In Dmanisi, a paleolithic site in Georgia, that is 1.85 million years old, a fifth skull was found, D4500, and a mandible, D2600. The brain case was small, 546 cc . There is a great similarity with this skull and those from that period in Africa.
The skull has the largest face, the most massive jaws and teeth and the smallest brains of the five Dmanisi-skulls. The skull and ma,dible were extraordinarily well preserved. The variation within the five Dmanisi humans is, according to the researchers, the same as between early East African specimen of Homo.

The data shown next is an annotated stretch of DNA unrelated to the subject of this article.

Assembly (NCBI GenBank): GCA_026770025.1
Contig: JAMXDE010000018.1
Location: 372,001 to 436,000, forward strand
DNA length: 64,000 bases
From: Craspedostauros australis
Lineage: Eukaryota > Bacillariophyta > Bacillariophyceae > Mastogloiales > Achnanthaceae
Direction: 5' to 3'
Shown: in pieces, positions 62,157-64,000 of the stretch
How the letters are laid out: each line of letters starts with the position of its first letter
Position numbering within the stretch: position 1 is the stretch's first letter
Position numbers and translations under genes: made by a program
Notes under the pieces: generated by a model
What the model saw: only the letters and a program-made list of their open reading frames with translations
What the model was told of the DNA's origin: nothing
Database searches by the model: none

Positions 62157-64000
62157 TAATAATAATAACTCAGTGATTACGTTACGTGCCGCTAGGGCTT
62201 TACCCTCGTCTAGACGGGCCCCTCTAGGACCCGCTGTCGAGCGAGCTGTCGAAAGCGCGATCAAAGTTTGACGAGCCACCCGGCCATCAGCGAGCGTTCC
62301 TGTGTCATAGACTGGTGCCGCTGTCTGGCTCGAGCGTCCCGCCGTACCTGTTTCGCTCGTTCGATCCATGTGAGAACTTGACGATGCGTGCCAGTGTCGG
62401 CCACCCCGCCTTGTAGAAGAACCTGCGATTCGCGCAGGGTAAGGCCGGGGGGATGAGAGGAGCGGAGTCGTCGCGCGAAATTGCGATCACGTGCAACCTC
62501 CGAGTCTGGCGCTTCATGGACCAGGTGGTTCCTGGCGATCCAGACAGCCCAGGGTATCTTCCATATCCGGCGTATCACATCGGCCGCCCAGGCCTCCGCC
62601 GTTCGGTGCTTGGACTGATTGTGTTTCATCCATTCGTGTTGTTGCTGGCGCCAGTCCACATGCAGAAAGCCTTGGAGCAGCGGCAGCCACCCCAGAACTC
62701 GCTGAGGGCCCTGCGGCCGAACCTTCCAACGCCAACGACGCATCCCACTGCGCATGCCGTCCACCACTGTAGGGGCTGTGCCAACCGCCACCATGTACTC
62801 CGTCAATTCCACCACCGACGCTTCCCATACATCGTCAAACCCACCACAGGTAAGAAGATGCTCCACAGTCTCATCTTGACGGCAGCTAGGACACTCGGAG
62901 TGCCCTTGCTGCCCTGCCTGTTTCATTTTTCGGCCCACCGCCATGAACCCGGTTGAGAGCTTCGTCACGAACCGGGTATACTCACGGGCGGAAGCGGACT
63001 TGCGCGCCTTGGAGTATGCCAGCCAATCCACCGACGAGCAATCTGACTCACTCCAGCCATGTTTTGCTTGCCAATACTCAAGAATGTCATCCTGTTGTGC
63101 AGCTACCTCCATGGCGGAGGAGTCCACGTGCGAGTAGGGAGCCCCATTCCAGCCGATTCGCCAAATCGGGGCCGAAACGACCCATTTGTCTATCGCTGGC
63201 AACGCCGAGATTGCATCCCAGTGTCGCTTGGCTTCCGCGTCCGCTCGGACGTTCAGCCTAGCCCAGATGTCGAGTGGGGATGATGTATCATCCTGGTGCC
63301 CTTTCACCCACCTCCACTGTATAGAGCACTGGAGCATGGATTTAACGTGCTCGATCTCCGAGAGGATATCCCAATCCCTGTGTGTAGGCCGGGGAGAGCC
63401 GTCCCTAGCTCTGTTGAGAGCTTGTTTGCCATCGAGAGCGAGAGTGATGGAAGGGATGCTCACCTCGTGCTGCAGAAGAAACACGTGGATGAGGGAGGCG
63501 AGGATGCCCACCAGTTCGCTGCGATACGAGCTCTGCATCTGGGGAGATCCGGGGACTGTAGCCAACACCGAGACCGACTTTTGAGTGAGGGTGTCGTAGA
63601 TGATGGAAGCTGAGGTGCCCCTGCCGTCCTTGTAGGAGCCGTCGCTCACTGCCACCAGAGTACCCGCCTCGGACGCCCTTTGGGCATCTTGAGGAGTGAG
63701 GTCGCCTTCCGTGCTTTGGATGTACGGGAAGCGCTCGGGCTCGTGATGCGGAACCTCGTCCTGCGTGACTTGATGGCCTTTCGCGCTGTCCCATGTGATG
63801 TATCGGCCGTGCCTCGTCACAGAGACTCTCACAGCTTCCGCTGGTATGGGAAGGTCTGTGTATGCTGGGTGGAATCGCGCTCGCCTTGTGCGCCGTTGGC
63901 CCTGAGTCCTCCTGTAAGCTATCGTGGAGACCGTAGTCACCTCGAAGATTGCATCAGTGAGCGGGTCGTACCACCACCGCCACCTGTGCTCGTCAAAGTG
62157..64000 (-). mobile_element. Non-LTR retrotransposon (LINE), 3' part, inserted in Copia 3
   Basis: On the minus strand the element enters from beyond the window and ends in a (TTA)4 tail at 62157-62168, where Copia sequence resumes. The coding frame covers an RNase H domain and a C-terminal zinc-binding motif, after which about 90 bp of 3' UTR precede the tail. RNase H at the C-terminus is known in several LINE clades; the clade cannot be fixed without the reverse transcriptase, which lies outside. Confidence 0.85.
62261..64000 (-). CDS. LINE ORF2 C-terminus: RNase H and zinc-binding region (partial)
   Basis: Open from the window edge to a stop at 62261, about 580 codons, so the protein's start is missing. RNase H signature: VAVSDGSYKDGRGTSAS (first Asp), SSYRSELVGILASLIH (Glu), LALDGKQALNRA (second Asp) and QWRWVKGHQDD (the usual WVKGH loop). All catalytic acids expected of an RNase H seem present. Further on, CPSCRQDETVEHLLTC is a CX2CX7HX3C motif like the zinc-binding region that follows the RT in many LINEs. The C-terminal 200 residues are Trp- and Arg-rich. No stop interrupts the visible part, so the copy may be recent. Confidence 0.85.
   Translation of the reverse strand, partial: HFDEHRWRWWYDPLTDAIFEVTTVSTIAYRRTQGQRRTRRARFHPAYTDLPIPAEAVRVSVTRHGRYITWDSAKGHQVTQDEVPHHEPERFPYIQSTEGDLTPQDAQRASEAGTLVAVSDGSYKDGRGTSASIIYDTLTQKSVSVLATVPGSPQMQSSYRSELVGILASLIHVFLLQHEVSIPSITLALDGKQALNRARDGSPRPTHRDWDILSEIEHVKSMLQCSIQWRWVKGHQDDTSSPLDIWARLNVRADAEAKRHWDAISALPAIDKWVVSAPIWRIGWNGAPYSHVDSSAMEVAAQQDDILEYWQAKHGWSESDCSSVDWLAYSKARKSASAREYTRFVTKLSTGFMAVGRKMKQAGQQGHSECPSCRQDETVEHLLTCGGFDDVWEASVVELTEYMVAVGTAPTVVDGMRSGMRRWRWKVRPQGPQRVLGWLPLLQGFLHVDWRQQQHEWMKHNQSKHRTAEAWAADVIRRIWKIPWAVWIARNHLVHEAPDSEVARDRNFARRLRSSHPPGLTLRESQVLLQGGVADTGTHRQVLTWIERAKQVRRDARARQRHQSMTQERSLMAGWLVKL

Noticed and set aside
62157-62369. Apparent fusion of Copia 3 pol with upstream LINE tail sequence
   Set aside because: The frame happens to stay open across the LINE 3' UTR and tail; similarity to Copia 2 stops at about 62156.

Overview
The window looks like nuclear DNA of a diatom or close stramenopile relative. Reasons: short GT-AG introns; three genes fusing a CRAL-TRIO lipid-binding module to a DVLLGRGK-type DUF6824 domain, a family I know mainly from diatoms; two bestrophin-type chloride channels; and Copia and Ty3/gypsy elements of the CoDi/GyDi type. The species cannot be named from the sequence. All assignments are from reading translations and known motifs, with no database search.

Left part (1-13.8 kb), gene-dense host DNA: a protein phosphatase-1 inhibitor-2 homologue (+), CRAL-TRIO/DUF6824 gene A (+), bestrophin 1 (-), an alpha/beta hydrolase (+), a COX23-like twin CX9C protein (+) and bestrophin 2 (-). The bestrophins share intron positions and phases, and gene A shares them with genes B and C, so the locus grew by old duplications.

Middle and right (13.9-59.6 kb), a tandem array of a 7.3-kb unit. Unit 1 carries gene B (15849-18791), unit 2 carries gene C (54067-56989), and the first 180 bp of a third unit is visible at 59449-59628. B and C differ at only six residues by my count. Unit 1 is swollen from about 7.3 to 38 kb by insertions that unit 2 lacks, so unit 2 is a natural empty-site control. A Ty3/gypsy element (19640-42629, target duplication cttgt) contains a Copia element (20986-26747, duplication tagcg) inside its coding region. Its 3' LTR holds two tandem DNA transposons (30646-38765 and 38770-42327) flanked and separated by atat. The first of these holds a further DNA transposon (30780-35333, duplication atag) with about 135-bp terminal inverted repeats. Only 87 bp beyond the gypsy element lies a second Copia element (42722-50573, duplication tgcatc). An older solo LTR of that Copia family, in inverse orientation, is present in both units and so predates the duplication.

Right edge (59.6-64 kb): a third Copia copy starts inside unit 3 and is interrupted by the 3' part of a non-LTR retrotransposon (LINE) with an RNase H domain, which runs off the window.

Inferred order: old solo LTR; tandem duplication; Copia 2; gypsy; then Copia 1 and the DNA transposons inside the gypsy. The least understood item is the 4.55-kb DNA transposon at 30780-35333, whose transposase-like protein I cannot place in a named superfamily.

Marcia Ponce de León, one of the researchers of D4500, made a point about the number of human species, between 2.4 and 1.8 million years ago. It is generally assumed that there were four types: Homo habilis, Homo rudolfensis, Homo ergaster and Homo erectus. “First, the individuals of Dmanisi all belong to a population of a single, early homo species. Secondly, the five individuals of Dmanisi are strikingly different from each other, but not five any more differently than modern human individuals or five chimpanzees of a given population.” according to her it establishes that there was only one human species, albeit with much variation. de Léon chooses to name it Homo erectus.